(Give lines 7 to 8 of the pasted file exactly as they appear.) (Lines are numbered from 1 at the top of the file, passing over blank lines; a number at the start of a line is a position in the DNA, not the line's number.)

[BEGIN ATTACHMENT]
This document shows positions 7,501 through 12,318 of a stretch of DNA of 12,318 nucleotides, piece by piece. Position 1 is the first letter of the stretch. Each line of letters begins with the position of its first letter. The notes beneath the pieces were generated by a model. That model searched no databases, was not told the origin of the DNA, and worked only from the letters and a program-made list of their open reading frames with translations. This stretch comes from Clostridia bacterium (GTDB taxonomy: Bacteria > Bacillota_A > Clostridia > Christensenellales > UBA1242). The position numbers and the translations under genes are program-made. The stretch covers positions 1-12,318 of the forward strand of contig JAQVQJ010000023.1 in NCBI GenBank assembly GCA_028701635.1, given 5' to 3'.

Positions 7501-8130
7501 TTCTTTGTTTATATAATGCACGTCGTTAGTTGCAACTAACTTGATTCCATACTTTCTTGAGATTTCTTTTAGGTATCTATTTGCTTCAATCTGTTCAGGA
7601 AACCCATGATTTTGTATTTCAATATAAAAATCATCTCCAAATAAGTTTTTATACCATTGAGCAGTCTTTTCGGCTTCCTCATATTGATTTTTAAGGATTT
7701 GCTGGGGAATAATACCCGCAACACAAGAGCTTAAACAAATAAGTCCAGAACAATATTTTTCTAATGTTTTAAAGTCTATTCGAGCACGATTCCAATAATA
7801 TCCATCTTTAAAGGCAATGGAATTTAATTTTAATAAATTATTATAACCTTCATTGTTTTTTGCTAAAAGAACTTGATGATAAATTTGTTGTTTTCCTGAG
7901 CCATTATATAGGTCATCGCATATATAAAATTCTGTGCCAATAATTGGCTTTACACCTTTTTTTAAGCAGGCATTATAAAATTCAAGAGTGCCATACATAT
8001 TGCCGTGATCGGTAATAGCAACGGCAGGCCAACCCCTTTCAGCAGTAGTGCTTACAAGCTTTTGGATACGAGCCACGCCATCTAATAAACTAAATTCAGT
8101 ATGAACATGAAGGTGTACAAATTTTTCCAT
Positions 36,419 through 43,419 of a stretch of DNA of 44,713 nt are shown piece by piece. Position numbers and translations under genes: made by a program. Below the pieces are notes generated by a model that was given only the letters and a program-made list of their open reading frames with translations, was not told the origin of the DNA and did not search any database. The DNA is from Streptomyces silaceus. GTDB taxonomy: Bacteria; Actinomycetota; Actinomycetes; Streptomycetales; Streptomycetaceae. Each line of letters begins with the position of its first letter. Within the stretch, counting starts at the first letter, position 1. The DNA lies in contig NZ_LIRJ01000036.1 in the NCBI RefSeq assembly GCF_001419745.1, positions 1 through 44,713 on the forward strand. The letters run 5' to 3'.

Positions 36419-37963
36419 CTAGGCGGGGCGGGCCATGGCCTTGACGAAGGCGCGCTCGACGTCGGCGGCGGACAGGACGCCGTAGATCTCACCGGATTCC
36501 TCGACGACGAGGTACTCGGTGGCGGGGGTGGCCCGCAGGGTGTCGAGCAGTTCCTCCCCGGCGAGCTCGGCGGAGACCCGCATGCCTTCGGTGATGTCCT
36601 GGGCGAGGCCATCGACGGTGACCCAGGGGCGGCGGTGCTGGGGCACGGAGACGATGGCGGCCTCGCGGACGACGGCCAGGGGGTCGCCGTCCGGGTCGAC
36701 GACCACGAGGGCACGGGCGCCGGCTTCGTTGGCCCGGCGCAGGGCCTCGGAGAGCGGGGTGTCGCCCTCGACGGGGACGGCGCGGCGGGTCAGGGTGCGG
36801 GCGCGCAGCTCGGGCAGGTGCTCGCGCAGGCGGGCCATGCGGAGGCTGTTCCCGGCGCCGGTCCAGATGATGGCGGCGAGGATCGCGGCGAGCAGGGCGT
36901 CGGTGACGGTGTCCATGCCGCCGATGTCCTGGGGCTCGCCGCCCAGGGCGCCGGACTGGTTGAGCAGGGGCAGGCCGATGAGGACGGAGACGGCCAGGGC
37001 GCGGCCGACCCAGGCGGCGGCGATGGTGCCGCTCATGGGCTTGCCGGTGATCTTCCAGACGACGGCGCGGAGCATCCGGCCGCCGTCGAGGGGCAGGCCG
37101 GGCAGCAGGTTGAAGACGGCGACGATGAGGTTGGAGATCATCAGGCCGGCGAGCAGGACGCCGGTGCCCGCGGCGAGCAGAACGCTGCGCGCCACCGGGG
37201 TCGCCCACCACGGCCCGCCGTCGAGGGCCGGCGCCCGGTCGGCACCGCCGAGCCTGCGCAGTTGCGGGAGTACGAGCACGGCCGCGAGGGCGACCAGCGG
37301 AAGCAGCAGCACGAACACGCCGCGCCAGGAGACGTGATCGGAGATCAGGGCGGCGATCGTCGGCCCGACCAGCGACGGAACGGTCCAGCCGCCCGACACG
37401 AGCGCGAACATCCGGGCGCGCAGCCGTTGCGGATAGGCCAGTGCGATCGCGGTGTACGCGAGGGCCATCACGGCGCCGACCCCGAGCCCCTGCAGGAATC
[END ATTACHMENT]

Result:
7901 CCATTATATAGGTCATCGCATATATAAAATTCTGTGCCAATAATTGGCTTTACACCTTTTTTTAAGCAGGCATTATAAAATTCAAGAGTGCCATACATAT
8001 TGCCGTGATCGGTAATAGCAACGGCAGGCCAACCCCTTTCAGCAGTAGTGCTTACAAGCTTTTGGATACGAGCCACGCCATCTAATAAACTAAATTCAGT